The main locations that the U.S. Mint used to produce coins are Philadelphia, Denver, and San Francisco. Therefore, when you look at a coin and read its date, you’ll also see the first letter “P,” “D,” or “S,” where it was minted.
Coins minted at a specific mint location can be historically significant, especially if an engraving error was made at that site or the coin was only minted at that particular location. For example, the old Morgan Silver dollar was only minted at the mint in San Francisco. Its production run spanned from 1878 to 1921. Of particular significance is the 1893 silver dollar, which has a very low mintage and therefore is rare.
Learning More about the Mint at San Francisco
You will find each mint location has fascinating histories – histories that will give you an even keener appreciation for collecting mint-specific coins and adding them to your collection. Below are some facts about the mint in San Francisco, the second central coin-producing mint set up in the U.S.
1. The San Francisco Mint Produced the First Gold Coins of the Gold Rush
The San Francisco Mint was created after the California Gold Rush – or because of it. When miners began delivering gold to Philadelphia for minting, the distance, the amount of gold, and safety all became issues.
Delivery drivers were robbed, but the mint in Philadelphia also could not keep up with the demand. Because railroads had not yet been built, the whole idea of moving gold over the prairies became an ongoing problem.
This led to the formation of the San Francisco Mint in 1854, which moved to a larger facility in 1874. The mint produced gold coins that totaled more than $4 million during its first year.
2. The San Francisco Mint was Still Standing after the 1906 San Francisco Earthquake
While the San Francisco Earthquake in 1906 annihilated other financial buildings in the city, the “Granite Lady,” or San Francisco Mint, was left unscathed. It was the only economic structure still standing after the 8.0 quake pounded the city a little after 5:00 am April 18. The trembler killed around 3,000 people.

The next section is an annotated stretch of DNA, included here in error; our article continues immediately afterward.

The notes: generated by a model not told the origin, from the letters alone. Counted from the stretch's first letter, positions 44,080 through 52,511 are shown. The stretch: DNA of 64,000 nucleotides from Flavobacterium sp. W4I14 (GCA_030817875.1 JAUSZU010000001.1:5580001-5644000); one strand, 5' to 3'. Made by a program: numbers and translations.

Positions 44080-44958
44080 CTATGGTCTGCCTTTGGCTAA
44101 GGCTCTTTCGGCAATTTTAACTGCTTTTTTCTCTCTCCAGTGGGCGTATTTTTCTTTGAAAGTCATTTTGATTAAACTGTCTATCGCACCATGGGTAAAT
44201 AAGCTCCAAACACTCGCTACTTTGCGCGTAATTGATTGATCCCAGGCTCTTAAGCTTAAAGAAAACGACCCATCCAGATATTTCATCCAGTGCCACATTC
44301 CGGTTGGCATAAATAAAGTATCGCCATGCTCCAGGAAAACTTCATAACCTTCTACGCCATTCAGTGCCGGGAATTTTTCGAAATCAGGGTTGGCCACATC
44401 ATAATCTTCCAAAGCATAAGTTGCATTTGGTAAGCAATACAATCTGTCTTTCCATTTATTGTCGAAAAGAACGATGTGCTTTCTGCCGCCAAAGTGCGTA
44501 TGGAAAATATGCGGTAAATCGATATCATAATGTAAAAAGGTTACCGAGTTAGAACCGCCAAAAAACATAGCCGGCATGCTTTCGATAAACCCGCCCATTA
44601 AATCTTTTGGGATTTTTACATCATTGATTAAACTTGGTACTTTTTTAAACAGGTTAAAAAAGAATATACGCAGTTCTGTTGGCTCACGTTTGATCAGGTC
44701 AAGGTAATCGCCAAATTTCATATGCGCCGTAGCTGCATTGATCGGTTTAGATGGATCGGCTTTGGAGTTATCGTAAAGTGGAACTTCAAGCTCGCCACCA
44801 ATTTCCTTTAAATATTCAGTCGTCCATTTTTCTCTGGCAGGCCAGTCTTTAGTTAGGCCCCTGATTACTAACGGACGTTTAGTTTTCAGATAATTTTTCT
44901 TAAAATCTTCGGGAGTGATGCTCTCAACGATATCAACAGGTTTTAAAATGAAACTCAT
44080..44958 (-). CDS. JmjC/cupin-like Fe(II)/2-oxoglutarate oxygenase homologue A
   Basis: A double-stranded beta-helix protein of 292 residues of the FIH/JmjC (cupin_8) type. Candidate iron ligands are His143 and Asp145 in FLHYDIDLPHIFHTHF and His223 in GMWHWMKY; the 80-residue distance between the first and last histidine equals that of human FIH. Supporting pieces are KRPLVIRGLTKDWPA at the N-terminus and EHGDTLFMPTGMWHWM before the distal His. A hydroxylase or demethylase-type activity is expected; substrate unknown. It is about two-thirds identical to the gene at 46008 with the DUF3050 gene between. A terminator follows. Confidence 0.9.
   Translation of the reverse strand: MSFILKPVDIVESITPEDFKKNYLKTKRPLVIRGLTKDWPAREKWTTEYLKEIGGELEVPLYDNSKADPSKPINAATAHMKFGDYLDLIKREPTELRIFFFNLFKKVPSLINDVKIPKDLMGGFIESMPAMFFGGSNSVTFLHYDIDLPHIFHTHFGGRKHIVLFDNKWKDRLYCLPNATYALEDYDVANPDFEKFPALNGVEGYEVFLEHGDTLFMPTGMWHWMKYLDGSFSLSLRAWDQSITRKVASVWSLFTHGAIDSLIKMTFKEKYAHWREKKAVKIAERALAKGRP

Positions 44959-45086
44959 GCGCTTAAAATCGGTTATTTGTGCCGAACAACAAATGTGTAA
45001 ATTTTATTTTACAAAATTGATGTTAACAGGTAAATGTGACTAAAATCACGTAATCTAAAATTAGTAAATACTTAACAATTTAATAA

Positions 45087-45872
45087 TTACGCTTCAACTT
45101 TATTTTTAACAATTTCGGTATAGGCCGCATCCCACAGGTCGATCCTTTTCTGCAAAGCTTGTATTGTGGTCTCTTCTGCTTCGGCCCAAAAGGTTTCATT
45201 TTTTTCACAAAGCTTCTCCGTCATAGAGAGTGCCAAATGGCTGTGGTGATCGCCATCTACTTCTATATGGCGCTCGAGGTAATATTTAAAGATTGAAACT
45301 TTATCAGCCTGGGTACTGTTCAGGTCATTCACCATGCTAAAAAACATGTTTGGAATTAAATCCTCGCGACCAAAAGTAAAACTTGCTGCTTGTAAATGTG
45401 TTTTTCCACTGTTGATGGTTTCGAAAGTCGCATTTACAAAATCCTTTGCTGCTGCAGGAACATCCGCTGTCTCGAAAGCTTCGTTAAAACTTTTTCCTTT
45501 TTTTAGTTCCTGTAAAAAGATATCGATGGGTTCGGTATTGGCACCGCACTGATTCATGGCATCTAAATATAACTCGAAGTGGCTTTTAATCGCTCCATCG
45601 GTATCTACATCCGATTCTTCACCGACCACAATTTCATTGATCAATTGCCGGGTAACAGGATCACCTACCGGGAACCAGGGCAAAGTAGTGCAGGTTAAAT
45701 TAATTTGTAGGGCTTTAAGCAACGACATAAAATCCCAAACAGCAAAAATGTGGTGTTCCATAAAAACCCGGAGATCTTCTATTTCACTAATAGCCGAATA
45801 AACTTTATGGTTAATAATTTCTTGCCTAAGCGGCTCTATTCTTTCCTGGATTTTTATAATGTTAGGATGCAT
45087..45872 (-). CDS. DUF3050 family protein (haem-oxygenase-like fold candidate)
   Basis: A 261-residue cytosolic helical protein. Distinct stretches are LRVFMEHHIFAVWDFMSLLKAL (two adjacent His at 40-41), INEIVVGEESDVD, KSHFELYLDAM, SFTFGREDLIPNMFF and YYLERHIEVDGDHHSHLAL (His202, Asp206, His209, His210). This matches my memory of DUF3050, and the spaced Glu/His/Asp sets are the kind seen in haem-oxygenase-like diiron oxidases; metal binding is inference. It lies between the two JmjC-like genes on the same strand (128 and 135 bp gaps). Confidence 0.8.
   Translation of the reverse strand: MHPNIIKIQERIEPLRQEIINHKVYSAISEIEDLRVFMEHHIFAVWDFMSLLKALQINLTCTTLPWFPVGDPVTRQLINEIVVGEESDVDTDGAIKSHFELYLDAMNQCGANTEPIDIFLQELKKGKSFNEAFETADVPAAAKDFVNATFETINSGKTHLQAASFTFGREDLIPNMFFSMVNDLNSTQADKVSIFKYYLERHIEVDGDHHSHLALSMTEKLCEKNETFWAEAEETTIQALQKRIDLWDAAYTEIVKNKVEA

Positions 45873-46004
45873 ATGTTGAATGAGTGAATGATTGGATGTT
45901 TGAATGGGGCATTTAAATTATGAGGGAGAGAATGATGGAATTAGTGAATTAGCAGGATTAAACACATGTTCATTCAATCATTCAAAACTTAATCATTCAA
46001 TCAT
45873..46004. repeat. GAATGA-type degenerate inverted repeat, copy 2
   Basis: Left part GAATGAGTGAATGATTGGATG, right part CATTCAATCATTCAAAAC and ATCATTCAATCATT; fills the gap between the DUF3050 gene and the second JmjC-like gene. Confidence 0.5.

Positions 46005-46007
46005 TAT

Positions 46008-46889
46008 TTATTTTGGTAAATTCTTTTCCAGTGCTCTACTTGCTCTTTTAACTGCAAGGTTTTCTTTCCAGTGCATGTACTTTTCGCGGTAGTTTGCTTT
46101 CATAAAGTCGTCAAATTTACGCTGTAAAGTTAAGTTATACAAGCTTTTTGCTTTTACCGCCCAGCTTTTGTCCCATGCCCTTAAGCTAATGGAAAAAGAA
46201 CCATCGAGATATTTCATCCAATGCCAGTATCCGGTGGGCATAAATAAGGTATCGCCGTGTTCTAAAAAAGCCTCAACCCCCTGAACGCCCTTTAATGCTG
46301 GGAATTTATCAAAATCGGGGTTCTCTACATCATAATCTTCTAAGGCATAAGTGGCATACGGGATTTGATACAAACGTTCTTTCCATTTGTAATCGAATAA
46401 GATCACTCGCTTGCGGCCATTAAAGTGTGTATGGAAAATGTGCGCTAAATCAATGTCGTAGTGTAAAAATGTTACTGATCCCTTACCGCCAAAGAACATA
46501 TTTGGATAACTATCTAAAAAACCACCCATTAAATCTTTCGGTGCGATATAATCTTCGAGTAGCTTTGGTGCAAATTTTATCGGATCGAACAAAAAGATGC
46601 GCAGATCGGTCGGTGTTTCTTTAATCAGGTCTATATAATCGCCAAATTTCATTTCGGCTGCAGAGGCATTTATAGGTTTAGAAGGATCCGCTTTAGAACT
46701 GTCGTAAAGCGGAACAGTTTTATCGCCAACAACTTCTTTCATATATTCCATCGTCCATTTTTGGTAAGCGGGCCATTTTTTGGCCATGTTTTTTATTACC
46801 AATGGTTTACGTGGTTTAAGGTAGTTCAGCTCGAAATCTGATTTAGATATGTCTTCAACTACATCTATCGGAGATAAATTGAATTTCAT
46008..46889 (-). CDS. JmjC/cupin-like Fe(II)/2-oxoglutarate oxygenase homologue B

Also called the Old US Mint, the building was constructed in 1874 after the first building proved to be too small.
3. The U.S. Government Sold the San Francisco Old US Mint Building for a Silver Dollar
The second building of the San Francisco Mint outlived its usefulness for minting operations when a new third building was built in 1937. The Old Mint ultimately was declared a national landmark and used in that capacity from 1961 to 1993.
In 2003, the U.S. Government sold the structure to the city of San Francisco for an old Morgan silver dollar minted in 1879 at the facility. The building is used for events and as a museum today.
4. The San Francisco Mint Only Mints Proof Coins Today
The San Francisco Mint has produced all the proof coins for the U.S. since 1968. It does not create any circulating coins today. U.S. proof coins represent the highest quality of coins the U.S. mint makes.
5. The San Francisco Mint Has Produced Some Notable Rare Historical Coins
Besides being the only U.S. mint to produce the Morgan silver dollar, the Mint at San Francisco struck the coinage for the 1909-S Indian head penny, whose mintage only amounted to 309,000 coins. Also, the Liberty head nickel, minted in San Francisco, is the lowest mintage of all the nickels featured on the coin.
Do You Have S-Mint Coins in Your Collection?
The mint in San Francisco is historically attractive. Knowing the above information will give you more insight into the historical and financial value of the coins minted in this locale.